@Matcha Chocolat – thanks! The combo was a total surprise to me, i had eaten chocolate with your standard cuppa before, but never leaf tea without milk. What a surprise. I agree that they work to magnify the nuances of each other. Lovely stuff.

    @Mr Noodles – thanks, like i said to Matcha above, it was a complete surprise. I know what you mean about Chinese tea – it is a good way to round off a meal to leave you feeling fresh rather than wired.

  5. The London Foodie

    Wow what a fantastic tasting, and so informative. I am even more gutted now after reading your review that I could not go, but hopefully Gail will be putting another tasting on soon. Great write up.

    Luiz @ The London Foodie

  6. Tom

    That sounds awesome.

    One thing which all the coffee joints keep saying I should go to (or gone to) was Tea Smith as apparently it is an amazing experience.

    I really enjoyed the chocs and coffee combo at Penny University but have never thought of it with tea (well apart from high tea).

    Really interesting

  7. Leluu

    Such an great write up! I’ve got writer envy now!
    To be honest, I got more info here than there as I couldn’t really hear anything. All I know was that I was tasting some pretty yum tea with some pretty yum chocs! Its amazing to combine the two if you know what you are doing and those boys looked like they were totally on form!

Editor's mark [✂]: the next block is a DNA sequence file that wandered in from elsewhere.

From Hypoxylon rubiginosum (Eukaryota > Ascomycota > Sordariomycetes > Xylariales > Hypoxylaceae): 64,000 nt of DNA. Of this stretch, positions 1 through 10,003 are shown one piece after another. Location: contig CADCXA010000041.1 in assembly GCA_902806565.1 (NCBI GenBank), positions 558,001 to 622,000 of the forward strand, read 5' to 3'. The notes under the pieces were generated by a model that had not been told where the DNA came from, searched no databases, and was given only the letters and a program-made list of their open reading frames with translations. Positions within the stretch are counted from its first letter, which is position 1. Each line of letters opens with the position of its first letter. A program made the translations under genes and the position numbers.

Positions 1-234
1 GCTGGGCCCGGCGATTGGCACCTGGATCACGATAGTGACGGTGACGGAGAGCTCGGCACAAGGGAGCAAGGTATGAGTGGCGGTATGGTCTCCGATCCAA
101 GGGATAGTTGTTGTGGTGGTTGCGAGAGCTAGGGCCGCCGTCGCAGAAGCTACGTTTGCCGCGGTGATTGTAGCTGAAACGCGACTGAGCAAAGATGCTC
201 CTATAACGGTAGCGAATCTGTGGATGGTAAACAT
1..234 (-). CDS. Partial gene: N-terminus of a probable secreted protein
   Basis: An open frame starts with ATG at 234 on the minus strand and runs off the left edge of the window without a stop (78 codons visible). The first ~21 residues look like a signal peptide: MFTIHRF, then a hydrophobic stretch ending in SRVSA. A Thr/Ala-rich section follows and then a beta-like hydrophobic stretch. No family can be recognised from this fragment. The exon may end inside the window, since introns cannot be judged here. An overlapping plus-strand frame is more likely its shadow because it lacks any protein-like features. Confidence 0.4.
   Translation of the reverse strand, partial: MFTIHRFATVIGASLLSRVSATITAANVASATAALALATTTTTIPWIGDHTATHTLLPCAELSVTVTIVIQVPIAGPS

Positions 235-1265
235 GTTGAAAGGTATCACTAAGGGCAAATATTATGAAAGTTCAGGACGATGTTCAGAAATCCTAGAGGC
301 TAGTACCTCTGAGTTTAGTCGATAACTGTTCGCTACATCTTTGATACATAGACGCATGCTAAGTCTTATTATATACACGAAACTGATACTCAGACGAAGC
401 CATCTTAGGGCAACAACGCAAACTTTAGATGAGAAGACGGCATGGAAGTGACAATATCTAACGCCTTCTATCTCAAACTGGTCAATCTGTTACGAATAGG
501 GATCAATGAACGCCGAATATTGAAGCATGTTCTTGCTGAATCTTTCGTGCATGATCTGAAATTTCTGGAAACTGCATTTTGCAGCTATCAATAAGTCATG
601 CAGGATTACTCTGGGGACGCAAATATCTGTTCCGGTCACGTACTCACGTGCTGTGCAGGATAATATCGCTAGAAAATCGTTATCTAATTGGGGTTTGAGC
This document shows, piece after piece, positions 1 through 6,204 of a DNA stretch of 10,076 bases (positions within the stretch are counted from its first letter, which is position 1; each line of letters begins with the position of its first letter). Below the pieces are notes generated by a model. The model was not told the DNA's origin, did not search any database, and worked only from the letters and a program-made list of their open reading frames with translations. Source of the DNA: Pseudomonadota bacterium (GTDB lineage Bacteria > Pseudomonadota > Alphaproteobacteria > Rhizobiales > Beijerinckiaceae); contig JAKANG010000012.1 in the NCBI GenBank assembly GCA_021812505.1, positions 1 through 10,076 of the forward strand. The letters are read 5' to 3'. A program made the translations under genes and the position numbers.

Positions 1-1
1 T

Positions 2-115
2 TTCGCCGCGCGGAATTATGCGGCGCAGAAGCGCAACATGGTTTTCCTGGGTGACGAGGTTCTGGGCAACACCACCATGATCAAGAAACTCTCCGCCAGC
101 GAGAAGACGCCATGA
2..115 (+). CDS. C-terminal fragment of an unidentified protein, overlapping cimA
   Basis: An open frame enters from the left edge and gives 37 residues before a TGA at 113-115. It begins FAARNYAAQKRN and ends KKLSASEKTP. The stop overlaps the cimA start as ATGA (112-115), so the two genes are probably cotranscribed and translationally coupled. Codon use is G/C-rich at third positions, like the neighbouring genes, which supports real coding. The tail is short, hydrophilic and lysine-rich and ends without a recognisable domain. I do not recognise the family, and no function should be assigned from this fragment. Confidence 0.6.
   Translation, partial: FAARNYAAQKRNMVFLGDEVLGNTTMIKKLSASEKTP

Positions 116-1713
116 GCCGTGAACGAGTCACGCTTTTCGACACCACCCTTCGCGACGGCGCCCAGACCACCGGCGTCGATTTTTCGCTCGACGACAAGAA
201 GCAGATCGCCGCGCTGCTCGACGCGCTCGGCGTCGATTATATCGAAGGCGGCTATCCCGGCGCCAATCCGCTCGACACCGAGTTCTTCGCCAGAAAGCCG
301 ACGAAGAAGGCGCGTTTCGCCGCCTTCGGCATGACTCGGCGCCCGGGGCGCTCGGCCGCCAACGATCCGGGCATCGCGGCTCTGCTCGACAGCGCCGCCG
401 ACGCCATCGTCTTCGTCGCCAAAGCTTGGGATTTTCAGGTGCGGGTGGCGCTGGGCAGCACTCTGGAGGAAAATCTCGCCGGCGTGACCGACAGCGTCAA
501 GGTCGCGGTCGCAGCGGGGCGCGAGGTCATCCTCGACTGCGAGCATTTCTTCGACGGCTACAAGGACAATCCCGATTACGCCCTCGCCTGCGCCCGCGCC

Next time, I am sitting with you – you’re like the goodie two shoes in class that I am going to copy off : )

  8. The Grubworm

    @The London Foodie – it was pretty good. The whole tea chocolate thing was amazing, particularly the matching with green and oolong.

    @Tom – it was pretty good, made me want to explore the world of tea even more that I have been already. Tea Smith is on my list too. Penny University is somewhere i really want to try out, but i seem to remember it was only temporary.

    @Leluu – thanks! Although i was less goodie two shoes than annoying elbow-poker as i found my way to the front ;-) Those guys were on pretty good form weren’t they – and their names – so suitable. I still haven;t made a dent in all that chocolate they sent home with us though.

  9. Tom

    I think Penny is gone at the end of this month. Take a long lunch or go straight after work and go. I found it fairly inspiring.

    Interesting that it is a pop up. I went a couple of times in the first week and that wasn’t made apparent… Shame.

  10. The Grubworm

    @Tom – I’m gone at the end of the month too, so must try and get along to Penny University before we both disappear.

  11. shayma

    a really fascinating tasting. i would have never thought of this combo on my own. will you be eating this regularly now? ;)

  12. The Grubworm

    @shayma – it was really interesting tasting, each element brought out the flavours of the other It was like a virtuous circle of tasting. It’s certainly something I’ll explore more. I’m wondering how an oolong tea and dark chocolate mousse might taste…?

  13. shayma

    mmmm that sounds gorgeous! you must create a recipe for it and blog about it. if we can make chocolate coffee mousse why not with oolong? waiting for the post…. x shayma

  14. The Grubworm

    @shayma – maybe I will, but not till i have a little more time in September I think… I was also wondering about a white chocolate, vanilla and tea mousse. Hmmmm. That could be tasty.